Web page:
If you’ve spent any time looking at how social media works, you’ll hear, “It’s a conversation.” What that means is that your marketing should be a give and take, an interaction with your customers and potential customers. You listen when they tell you their problems and you have the opportunity to propose solutions based on your expertise.
So why aren’t most people applying this idea to the marketing messages on their websites?
Think of your website as the center of your online marketing wheel. You have spokes that include social media, search engines and paid advertising. All of those things should point back to your site, where you show proof that you can provide the answers to your potential customers’ questions.
A website that does this well includes testimonials from clients, case studies, project information, how-to articles or blog posts and other examples.
But a lot of websites are nothing more than lists – lists of things the company does, lists of products, lists of employees. What’s missing is the conversation – the idea that a customer has a problem and is looking for someone who can solve it.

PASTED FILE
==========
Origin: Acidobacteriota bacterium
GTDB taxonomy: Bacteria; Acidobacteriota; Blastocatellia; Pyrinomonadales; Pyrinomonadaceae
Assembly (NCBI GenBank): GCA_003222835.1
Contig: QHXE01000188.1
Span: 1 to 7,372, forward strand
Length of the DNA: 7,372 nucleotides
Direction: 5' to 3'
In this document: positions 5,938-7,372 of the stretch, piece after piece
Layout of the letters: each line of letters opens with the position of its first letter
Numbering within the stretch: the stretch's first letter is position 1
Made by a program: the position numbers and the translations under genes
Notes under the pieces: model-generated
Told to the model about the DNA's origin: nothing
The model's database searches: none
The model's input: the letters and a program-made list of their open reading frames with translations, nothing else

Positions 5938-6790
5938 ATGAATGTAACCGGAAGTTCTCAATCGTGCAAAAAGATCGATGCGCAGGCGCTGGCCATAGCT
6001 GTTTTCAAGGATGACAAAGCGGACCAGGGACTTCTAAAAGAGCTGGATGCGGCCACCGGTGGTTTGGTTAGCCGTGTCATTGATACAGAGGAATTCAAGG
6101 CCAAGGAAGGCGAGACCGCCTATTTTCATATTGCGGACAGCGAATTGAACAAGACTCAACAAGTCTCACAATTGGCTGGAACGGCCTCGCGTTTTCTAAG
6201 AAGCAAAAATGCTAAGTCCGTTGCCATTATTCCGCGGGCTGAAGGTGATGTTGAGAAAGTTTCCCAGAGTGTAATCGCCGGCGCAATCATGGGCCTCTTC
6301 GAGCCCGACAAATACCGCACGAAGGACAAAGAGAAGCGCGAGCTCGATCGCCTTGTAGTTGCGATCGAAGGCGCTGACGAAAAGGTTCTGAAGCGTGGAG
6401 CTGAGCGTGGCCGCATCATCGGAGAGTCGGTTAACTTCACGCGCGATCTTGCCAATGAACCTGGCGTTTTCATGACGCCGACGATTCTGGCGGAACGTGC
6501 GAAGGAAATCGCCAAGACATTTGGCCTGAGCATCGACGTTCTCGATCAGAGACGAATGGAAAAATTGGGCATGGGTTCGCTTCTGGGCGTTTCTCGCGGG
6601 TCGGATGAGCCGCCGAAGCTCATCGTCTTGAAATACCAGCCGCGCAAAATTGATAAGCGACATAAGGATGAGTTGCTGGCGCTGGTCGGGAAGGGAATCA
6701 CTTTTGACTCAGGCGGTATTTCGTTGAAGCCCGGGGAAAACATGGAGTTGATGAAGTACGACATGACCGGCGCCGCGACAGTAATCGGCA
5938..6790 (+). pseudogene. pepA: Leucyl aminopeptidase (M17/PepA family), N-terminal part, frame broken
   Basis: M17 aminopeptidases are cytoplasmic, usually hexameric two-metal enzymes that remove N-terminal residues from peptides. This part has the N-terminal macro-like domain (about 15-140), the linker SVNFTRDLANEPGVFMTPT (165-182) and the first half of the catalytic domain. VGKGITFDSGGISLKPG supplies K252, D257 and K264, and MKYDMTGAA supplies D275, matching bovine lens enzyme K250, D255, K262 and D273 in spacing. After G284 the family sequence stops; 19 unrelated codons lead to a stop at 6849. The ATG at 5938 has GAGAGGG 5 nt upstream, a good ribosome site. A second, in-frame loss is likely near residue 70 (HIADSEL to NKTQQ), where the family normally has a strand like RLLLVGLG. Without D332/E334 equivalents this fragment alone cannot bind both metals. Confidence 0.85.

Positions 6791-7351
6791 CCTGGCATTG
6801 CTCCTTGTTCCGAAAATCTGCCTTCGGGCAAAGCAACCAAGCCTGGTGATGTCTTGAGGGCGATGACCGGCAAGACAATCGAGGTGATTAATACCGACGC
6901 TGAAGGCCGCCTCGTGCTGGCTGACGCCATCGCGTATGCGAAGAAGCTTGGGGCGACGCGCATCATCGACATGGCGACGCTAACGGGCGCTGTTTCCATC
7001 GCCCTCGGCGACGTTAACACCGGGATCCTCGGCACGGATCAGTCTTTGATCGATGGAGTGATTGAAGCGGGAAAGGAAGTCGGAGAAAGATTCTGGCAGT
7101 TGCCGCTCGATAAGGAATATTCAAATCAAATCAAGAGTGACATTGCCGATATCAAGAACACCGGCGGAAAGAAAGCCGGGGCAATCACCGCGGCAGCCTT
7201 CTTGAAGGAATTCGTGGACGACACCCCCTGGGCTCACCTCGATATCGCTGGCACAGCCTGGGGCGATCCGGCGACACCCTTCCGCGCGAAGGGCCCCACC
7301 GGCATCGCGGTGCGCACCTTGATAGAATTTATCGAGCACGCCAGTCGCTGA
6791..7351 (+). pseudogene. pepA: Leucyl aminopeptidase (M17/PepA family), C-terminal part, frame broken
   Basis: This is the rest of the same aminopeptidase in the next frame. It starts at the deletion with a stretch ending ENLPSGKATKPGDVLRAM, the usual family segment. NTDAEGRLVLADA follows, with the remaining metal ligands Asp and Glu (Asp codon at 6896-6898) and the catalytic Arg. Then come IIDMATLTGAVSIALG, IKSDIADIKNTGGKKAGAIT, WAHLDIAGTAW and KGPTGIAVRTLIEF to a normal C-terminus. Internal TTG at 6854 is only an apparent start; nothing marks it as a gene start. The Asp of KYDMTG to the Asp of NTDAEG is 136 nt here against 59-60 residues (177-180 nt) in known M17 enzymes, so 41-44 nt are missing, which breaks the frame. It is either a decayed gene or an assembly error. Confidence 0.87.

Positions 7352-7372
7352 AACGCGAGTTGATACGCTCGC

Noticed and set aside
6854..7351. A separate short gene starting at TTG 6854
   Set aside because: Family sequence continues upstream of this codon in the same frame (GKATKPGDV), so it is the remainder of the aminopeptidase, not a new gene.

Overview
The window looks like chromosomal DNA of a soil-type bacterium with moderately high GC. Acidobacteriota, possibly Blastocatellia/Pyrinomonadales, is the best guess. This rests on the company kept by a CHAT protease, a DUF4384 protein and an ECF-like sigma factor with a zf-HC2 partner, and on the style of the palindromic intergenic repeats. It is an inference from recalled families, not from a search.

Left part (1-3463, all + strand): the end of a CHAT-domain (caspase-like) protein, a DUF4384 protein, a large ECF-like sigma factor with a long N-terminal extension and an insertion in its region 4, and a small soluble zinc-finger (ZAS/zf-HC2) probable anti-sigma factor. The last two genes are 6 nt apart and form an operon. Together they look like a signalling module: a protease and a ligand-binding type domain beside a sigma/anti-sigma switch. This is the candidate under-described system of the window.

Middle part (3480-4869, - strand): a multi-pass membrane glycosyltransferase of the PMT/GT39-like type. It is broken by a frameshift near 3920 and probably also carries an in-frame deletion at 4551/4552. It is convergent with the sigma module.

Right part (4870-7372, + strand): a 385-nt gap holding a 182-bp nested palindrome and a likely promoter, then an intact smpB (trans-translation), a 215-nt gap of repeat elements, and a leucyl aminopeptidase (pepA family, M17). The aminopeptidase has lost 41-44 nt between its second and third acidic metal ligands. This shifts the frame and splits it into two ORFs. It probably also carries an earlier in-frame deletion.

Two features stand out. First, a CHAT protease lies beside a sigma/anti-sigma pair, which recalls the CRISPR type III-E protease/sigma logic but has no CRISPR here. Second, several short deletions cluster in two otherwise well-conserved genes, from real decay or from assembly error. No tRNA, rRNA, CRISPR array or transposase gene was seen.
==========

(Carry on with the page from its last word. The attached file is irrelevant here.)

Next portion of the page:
If you’ve been in business for a while, you are probably familiar with some of the main problems your customers have. Make a list of a half-dozen of these problems and what your solutions are. This is the first step to creating a marketing message on your website (and in your print marketing materials) that is solution-focused.
Your customers aren’t really that interested about “you.” The conversation they want to have is how you can help them. So when your website says “I do this,” and “we do that,” it’s much less interesting. Go through your website copy and see how many times you use “I” or “we” and where that can be rephrased to address the customer.
The benefit to moving a customer to your website is the ability to measure your success. Are people coming to your website and buying something? Are they signing up for your newsletter or a free e-book? Are they giving you their contact information or contacting you in some way? Those are all measurable, and you can tell if your efforts to direct visitors toward a specific goal are working.
Use social media to make friends and to start conversations. Continue the conversations on your website. Work to fix any disconnect between how you interact with customers using social media and how you interact with them on your website and you’ll stand out from your competition.